There are plenty of ways to experience water activities in Broome

13. See Broome From Above

Get a bird’s eye perspective of the stunning west coast, as you drift on the dawn breeze in a hot air balloon ride or by booking a scenic flight over the Kimberley.

There are dozens of scenic flight tours in Broome, the most popular being to Horizontal Falls (for good reason)!

See the Kimberley’s incredible landscape from a scenic flight.

14. Discover Broome’s origins in Chinatown

Chinatown gives a glimpse into the past in Broome, what once was red dirt streets, rowdy taverns, smokey opium dens and pearlers’ huts.

The corrugated tin shed housing in the 1880s is quite different to the thriving retail hub that Broome is today.

Chinatown is an allrounder on the list of Broome attractions. Nowadays, it’s the main shopping, restaurant and business centre – browse through pearl jewellery stores, explore the pearl luggers or heritage-listed pearler’s quarters, and finish up with a tasty bite in one of the quirky little cafés.

For cafes, we recommend:

For more history, a walk through the cemetery is like walking back through the pages of time. Broome’s Chinese and Japanese historical members, who played a major part in the culture and development of this town, are laid out on the headstones in Australia’s largest Japanese cemetery.

Over 900 graves dating back as far as 1896, are stark reminders of the harsh realities of life as a pearl diver. Headstones crafted from coloured beach rocks are a unique tribute to those who lost their lives during Broome’s early pearling industry days.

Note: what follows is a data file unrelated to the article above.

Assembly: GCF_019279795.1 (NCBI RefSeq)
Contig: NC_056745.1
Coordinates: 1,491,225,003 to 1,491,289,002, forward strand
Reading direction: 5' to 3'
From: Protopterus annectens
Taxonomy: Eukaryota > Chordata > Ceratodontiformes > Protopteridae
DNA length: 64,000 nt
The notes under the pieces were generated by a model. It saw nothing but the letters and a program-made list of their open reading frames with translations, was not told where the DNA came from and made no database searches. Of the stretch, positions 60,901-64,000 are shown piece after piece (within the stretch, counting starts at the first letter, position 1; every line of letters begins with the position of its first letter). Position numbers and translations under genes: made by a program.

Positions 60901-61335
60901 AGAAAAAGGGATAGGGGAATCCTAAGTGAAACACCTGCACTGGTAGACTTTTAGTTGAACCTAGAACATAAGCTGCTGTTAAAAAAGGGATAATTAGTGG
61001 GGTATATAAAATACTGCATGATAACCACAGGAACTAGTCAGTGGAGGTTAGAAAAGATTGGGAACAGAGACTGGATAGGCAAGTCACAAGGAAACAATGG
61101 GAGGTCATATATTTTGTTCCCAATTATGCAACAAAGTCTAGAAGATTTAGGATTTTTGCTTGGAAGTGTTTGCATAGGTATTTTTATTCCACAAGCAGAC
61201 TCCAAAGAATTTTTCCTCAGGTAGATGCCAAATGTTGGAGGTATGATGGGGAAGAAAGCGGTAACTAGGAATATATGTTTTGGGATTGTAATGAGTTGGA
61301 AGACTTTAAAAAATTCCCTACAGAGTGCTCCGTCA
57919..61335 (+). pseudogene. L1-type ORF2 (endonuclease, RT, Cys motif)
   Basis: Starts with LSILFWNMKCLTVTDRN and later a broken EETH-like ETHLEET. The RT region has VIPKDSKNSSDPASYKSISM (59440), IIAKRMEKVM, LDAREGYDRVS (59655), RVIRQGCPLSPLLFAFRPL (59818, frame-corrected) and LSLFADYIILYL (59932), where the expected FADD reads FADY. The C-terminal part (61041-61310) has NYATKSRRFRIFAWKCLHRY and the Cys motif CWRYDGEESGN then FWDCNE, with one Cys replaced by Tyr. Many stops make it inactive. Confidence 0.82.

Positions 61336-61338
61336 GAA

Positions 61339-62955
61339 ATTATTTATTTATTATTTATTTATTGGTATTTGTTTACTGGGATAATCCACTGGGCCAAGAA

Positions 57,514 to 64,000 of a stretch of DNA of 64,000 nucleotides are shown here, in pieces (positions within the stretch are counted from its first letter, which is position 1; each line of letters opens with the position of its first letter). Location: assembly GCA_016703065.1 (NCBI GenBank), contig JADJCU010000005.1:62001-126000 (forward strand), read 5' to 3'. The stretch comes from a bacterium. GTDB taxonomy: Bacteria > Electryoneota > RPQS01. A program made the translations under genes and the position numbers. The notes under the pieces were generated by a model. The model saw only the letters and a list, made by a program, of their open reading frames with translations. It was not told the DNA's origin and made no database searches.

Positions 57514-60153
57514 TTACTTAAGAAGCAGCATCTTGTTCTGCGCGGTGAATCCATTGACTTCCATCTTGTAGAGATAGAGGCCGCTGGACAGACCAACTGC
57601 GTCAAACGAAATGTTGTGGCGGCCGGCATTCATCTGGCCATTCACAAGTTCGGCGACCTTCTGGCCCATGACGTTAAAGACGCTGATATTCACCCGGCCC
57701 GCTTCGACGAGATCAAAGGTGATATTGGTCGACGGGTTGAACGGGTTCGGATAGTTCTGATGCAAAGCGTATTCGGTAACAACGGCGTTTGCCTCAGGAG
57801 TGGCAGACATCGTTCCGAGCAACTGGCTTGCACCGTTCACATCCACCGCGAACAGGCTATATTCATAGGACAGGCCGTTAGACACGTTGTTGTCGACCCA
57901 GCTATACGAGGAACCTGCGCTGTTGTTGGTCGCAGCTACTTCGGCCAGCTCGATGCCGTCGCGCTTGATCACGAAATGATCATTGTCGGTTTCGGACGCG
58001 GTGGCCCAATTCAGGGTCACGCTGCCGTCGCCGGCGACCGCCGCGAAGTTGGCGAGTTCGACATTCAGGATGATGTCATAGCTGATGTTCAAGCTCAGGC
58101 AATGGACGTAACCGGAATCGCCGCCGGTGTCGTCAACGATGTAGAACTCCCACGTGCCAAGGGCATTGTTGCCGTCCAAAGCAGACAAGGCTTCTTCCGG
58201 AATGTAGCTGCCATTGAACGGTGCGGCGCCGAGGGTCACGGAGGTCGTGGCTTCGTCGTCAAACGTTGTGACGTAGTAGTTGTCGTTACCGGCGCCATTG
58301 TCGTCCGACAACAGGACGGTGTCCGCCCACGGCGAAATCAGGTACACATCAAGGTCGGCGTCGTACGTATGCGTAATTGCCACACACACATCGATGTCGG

15. Visit The Dampier Peninsula

Cape Leveque (Kooljaman) on the Dampier Peninsula

Consider taking the once-in-a-lifetime trip of 2.5 hours drive up to the Dampier Peninsula. Not only are there red cliffs and a beautiful ocean to marvel over, there’s much more. Cygnet Bay and Aboriginal cultural tours can be accessed here.

Coastal views out our tent window while camping at Cape Leveque.

How to get there

Broome is a solid 23-hour drive north of Perth, in Western Australia! So, take the time and break the drive up, allowing a couple of weeks to stop in at the incredible little places along the Indian Ocean coastline.

But if time is of the essence and a road trip is out of the question, there are flights directly from Perth to Broome, which take approximately 2.5 hours. Flights also operate (seasonally) from other major Australian cities.

Where to stay

If you’re embarking on a Western Australia road trip toward Broome, Western Australia, then free camping is phenomenal through the Kimberley region – we loved waking up at James Price Point, where there are more dinosaur footprints to see, and sunset views like no other.

Enjoy the journey to Broome Western Australia